Besides suppressing the virus, antibody therapy may also have an effect on cells infected with HIV that cannot be eliminated by antiretroviral drugs. “Ultimately, with any treatment, we’d like to see a decline in the reservoir of infected T-cells, which fuel rebound when therapy is discontinued,” says Christian Gaebler, an assistant professor of clinical investigation in Nussenzweig’s lab and the study’s first author. After therapy, the team detected a decrease in the infected T-cells, specifically those that harbor intact viruses capable of replication. “It’s a promising finding that we hope to follow up on in future, larger studies,” Gaebler says.

The new study built on a previous, shorter trial in which participants had received three antibody infusions over six weeks. The researchers found that administering additional infusions was generally safe and well-tolerated, and the longer treatment period did not result in the emergence of new resistant variants.

Source: Rockefeller University

Why HIV Still Lingers in Patients’ Bodies

HIV invading a human cell
HIV invading a human cell: Credit NIH

Even with antiretroviral therapy, HIV still lingers in the body, preventing complete cure. Now, new research published in PLOS Pathogens, revealed a possible answer to why HIV persists in the body: a lack of a certain protein in HIV patients’ killer T cells. The discovery also explained why people with HIV have less risk of developing multiple sclerosis (MS).

Because this protein, CD73 is responsible for migration and cell movement into the tissue, the lack of the protein compromises the ability of killer T cells to find and eliminate HIV-infected cells, explained immunologist Shokrollah Elahi, lead researcher of the study.

“This mechanism explains one potential reason for why HIV stays in human tissues forever,” he said, adding that the research also shows the complexity of HIV infection.

“This provides us the opportunity to come up with potential new treatments that would help killer T cells migrate better to gain access to the infected cells in different tissues.”

After spending three years identifying the role of CD73, Elahi turned his focus to understanding potential causes for the drastic reduction. He found it is partly due to the chronic inflammation that is common among people living with HIV.

“Following extensive studies, we discovered that chronic inflammation results in increased levels of a type of RNA found in cells and in blood, called microRNAs,” he explained. “These are very small types of RNA that can bind to messenger RNAs to block them from making CD73 protein. We found this was causing the CD73 gene to be suppressed.”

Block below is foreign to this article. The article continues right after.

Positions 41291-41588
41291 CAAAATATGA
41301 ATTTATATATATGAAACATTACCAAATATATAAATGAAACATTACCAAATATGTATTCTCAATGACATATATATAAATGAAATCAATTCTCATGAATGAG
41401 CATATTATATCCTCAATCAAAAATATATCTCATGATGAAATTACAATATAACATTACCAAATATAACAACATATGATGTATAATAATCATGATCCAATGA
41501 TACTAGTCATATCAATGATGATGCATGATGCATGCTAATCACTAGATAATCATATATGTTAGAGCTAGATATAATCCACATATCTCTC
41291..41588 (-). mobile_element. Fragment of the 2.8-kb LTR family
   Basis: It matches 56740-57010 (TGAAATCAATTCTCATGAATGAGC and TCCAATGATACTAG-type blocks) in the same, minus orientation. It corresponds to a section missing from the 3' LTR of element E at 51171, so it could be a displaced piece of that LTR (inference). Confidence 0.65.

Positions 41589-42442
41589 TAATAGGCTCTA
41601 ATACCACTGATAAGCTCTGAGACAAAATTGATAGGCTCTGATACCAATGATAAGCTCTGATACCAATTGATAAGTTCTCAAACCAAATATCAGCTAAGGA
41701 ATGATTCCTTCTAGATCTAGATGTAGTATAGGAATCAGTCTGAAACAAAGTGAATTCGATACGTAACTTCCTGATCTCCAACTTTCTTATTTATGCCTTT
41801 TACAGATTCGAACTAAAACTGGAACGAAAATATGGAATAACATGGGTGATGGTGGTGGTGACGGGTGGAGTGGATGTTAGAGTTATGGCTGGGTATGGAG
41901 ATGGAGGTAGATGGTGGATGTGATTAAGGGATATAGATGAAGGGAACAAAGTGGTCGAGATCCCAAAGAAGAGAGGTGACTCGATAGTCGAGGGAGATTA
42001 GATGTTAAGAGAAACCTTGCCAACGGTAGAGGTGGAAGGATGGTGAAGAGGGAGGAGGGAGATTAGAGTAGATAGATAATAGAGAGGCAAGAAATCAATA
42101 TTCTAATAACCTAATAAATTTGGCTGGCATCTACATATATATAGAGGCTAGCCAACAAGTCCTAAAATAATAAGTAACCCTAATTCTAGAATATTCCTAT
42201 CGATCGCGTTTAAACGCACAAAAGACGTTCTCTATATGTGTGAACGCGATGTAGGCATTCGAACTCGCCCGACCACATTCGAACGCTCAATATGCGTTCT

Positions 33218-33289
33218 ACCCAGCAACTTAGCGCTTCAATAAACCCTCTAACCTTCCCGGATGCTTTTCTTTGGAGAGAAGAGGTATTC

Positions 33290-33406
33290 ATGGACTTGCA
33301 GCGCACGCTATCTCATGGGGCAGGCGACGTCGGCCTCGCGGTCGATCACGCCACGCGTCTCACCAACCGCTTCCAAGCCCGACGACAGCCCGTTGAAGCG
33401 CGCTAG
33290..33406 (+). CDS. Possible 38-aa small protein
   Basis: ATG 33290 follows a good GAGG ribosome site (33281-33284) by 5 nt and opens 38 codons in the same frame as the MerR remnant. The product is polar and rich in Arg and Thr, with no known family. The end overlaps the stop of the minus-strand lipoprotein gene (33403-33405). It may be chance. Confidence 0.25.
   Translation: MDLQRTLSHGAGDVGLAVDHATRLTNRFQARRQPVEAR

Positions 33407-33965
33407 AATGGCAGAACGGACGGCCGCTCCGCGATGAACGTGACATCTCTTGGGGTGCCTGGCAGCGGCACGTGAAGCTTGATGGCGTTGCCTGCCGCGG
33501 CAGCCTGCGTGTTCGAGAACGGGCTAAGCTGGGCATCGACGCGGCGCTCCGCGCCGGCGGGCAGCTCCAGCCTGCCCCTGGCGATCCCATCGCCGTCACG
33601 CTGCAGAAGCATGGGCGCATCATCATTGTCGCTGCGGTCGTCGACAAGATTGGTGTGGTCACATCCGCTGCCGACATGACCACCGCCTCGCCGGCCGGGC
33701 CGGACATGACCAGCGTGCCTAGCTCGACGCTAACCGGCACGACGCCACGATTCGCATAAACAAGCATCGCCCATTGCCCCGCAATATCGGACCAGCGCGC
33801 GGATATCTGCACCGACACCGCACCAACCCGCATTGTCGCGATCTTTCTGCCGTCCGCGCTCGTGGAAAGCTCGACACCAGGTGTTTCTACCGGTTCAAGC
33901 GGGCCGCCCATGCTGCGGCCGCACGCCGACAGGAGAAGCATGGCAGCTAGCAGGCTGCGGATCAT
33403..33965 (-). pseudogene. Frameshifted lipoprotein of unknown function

This discovery also helps explain why people with HIV have a lower risk of developing MS, Elahi noted.

“Our findings suggest that reduced or eliminated CD73 can be beneficial in HIV-infected individuals to protect them against MS. Therefore, targeting CD73 could be a novel potential therapeutic marker for MS patients.”

Elahi said the research could next look into seeing how to turn on the CD73 gene in patients with HIV and off in those with MS.

Source: University of Alberta

Too Few Children with HIV are Virally Suppressed

Photo by sergey mikheev on Unsplash

Globally, less than two thirds of children and adolescents living with HIV who are receiving treatment are virally suppressed, according to new research published in The Lancet HIV.

Viral suppression [PDF] for HIV means that treatments are protecting health and preventing the transmission of HIV to others. UNAIDS has set a target of achieving 95% viral suppression among all people living with HIV on treatment by 2030.

“We estimate viral suppression one, two and three years after people start taking antiviral treatment, so that we can understand how well the treatments are working over time,” said Professor Matthew Law from the Kirby Institute.

“The data among adults on treatment in our studies show that viral suppression was achieved in an estimated 79% of adults at one year, and 65% at three years. However, viral suppression is poorer among children, at an estimated 64% at one year and 59% at three years.”

Senior study author, Dr Azar Kariminia from the Kirby Institute, said there are unique barriers to achieving viral suppression for children and adolescents. “It can be challenging for them to take treatment regularly, and children rely on caregivers who are often having to manage their own medical needs. There are also a range of factors that stem from stigma and discrimination, including a fear of disclosing the child’s HIV status.”

For this study, the researchers analysed data from 21 594 children/adolescents and 255 662 adults from 148 sites in 31 countries who initiated treatment between 2010 and 2019.

Dr Annette Sohn, from amfAR’s TREAT Asia program, is Co Principal Investigator for IeDEA Asia-Pacific (along with Prof. Law). She says that “while there has been substantial progress in the global response to HIV, the needs of children and adolescents often fall behind those of adults. Our efforts must extend beyond ensuring access to paediatric medicines to address the social and developmental challenges they face in growing up with HIV if we are to achieve the WHO targets by 2030.”